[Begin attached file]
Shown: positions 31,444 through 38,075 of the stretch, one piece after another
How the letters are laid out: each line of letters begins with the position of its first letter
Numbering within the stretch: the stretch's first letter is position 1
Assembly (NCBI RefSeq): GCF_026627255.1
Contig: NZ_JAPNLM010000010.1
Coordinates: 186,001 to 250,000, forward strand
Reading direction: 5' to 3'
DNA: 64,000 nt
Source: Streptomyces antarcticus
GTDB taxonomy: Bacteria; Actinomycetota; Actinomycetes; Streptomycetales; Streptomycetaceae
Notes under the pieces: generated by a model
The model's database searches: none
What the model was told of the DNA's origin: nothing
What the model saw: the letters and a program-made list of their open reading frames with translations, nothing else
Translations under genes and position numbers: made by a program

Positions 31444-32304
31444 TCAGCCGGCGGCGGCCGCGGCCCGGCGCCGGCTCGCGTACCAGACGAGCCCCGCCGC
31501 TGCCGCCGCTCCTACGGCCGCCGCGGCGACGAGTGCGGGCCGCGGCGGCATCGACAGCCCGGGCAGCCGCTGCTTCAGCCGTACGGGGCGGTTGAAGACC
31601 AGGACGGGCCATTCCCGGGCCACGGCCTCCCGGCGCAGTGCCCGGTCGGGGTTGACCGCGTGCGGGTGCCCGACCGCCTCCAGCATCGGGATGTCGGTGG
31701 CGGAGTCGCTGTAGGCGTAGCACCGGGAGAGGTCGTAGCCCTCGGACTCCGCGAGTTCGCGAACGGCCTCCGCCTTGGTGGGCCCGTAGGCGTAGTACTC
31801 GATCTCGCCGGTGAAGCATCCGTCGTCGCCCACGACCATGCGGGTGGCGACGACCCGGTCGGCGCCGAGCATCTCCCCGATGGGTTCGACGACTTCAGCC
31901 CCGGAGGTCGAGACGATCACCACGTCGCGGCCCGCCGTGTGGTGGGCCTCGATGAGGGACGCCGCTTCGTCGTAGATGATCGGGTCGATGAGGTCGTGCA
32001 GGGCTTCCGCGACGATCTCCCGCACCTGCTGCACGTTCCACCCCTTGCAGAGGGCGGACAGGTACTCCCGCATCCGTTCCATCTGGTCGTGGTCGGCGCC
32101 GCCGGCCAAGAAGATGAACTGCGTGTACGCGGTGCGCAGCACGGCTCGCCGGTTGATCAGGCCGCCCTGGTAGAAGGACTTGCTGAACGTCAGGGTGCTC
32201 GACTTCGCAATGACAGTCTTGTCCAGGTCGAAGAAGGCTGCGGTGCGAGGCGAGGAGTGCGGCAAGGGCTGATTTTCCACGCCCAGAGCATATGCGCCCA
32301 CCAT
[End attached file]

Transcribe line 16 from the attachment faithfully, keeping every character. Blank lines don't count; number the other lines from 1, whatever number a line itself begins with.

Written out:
Positions 31444-32304